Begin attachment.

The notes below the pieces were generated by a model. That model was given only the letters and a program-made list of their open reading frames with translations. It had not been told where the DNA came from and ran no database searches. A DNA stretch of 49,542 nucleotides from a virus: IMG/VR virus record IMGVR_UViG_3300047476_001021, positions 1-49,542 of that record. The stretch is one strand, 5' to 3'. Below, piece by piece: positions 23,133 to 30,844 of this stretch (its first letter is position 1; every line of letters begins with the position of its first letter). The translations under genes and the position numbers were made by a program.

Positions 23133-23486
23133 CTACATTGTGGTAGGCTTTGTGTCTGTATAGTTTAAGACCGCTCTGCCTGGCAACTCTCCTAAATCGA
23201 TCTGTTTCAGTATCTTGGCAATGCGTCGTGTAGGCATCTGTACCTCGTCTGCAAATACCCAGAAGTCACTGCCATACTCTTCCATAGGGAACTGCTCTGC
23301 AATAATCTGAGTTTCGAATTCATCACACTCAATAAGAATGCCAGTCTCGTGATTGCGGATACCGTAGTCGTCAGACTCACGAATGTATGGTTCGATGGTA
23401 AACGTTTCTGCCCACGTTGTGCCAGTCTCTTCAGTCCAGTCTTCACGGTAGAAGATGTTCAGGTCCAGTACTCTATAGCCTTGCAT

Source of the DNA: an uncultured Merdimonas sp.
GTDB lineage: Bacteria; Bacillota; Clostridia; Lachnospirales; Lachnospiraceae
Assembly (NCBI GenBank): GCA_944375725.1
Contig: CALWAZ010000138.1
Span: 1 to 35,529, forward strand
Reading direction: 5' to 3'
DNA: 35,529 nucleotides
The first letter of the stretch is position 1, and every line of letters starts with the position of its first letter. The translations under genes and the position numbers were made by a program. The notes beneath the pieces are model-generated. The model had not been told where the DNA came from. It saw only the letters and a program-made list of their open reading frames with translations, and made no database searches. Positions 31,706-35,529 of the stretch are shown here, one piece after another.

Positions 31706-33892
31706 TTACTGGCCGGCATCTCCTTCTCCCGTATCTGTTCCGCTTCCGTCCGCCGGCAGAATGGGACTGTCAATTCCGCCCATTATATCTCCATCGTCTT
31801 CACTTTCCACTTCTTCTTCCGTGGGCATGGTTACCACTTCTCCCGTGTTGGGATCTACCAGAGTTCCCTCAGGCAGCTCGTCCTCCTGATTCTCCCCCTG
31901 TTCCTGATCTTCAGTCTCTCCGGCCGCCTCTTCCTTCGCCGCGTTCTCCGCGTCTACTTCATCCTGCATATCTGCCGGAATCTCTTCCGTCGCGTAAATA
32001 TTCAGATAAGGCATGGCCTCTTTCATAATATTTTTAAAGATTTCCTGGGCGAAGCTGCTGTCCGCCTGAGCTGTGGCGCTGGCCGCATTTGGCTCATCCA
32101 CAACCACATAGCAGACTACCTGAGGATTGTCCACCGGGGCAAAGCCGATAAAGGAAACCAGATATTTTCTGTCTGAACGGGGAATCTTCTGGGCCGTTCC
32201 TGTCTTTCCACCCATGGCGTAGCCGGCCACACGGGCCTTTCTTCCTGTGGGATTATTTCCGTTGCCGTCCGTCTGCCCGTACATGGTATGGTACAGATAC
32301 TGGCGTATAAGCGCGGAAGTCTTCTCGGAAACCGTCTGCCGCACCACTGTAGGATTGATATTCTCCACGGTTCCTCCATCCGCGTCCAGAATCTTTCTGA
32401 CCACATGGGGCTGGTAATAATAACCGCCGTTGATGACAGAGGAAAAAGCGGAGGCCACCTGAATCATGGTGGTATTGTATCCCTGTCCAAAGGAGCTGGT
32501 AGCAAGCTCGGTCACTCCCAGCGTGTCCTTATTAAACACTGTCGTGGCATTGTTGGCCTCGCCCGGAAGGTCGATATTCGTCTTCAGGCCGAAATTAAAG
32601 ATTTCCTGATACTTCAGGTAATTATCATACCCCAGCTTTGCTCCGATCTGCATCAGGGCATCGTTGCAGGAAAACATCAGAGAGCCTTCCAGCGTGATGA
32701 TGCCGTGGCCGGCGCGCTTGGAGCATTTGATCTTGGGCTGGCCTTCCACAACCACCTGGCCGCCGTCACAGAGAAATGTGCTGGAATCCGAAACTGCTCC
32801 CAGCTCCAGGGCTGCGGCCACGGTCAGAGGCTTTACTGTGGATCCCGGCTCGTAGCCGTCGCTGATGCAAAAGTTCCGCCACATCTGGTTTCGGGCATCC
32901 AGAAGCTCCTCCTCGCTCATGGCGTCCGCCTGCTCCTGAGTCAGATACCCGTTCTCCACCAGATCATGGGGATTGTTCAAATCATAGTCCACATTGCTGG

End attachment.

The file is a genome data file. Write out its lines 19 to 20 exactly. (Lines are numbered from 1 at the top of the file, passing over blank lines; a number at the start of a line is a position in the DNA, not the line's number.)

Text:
32001 TTCAGATAAGGCATGGCCTCTTTCATAATATTTTTAAAGATTTCCTGGGCGAAGCTGCTGTCCGCCTGAGCTGTGGCGCTGGCCGCATTTGGCTCATCCA
32101 CAACCACATAGCAGACTACCTGAGGATTGTCCACCGGGGCAAAGCCGATAAAGGAAACCAGATATTTTCTGTCTGAACGGGGAATCTTCTGGGCCGTTCC